Most team run retros and they can solve issues at team level but at some point they’ll identify an issue outside of our control. Most teams will just move on. But the issue will come up again. If it’s really preventing your productivity that’s a problem. One thing we’d like to do in Retrium–if you identify 5 action changes–you can mark 2 or 3 to share with the larger organization. That’s transparent information sharing but it’s hard to operationalize without software. If you’re a company at scale that data will get lost at some point. We want to make Retrium not just for teams but for organizational change.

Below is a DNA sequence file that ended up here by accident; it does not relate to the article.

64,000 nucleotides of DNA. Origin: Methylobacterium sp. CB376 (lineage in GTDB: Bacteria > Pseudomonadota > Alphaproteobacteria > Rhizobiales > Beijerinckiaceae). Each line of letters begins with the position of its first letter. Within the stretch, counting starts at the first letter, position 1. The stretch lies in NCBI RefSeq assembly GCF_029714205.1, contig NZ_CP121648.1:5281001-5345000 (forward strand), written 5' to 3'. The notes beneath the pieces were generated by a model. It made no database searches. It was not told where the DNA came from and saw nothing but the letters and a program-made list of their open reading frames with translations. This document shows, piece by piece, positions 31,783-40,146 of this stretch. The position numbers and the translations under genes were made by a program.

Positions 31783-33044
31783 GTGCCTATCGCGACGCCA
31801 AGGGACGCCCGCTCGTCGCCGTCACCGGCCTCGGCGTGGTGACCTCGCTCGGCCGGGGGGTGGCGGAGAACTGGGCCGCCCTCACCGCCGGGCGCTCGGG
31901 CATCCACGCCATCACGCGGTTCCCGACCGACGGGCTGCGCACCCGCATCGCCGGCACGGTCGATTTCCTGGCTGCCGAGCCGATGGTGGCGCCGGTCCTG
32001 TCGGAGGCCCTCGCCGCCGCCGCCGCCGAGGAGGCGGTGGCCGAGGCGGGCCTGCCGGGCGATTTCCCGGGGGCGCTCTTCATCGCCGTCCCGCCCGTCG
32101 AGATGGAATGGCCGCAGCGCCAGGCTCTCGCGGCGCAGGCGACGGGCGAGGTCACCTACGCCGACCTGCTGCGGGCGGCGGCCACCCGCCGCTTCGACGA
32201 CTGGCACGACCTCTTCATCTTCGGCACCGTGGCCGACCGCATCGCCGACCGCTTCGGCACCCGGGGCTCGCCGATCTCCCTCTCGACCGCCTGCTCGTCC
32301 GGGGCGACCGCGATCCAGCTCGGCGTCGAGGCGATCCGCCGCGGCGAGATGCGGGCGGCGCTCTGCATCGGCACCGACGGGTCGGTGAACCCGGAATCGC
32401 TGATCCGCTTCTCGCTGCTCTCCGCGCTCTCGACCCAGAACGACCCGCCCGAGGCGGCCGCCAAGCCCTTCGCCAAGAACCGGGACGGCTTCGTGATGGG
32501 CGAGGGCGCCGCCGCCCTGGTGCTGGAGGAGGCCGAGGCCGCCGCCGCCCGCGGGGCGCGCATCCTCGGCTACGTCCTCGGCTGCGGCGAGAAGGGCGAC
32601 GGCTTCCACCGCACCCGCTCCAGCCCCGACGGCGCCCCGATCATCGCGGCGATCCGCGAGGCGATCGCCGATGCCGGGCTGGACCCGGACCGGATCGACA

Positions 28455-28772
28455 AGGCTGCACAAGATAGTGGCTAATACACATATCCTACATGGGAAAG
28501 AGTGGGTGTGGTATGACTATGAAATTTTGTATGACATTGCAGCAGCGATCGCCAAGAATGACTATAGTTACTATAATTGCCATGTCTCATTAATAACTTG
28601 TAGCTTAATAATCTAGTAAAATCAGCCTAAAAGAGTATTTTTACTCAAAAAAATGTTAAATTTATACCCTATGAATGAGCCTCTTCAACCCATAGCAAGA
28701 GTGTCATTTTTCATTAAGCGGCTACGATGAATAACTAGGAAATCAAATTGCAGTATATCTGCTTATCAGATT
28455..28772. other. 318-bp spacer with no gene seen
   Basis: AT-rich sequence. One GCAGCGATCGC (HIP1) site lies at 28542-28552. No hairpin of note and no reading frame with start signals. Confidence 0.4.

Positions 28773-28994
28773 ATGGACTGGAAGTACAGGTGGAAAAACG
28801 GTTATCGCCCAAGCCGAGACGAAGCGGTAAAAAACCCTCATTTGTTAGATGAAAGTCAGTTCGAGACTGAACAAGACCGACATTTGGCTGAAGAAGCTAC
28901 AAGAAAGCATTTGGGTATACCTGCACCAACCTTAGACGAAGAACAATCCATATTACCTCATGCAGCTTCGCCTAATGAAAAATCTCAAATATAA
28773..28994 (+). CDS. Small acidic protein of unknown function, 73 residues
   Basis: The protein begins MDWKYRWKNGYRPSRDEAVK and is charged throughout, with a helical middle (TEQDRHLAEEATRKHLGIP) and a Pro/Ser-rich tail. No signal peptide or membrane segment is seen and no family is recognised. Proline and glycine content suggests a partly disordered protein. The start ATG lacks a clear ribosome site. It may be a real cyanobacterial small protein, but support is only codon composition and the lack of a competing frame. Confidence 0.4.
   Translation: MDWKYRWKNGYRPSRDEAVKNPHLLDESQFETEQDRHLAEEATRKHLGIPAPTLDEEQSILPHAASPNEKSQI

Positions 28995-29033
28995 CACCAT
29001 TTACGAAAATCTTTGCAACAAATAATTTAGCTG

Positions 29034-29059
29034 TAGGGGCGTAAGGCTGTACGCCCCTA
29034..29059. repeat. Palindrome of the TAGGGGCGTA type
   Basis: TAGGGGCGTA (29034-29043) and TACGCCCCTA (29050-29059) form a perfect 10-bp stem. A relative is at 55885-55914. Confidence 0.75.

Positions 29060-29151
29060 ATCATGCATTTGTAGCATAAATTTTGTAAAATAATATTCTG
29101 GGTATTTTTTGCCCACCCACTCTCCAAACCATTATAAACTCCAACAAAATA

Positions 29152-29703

Favorite activity

The 30 seconds retrospective

Book reading right now

Alexander Hamilton

Favorite dish

I can only one thing in life it would be Churros!


David Horowitz is the CEO & Co-Founder of Retrium. Prior to co-founding Retrium, he was a software developer turned agile coach at The World Bank and International Finance Corporation.


David Horowitz

Music used in intro/outro is by Krakatoa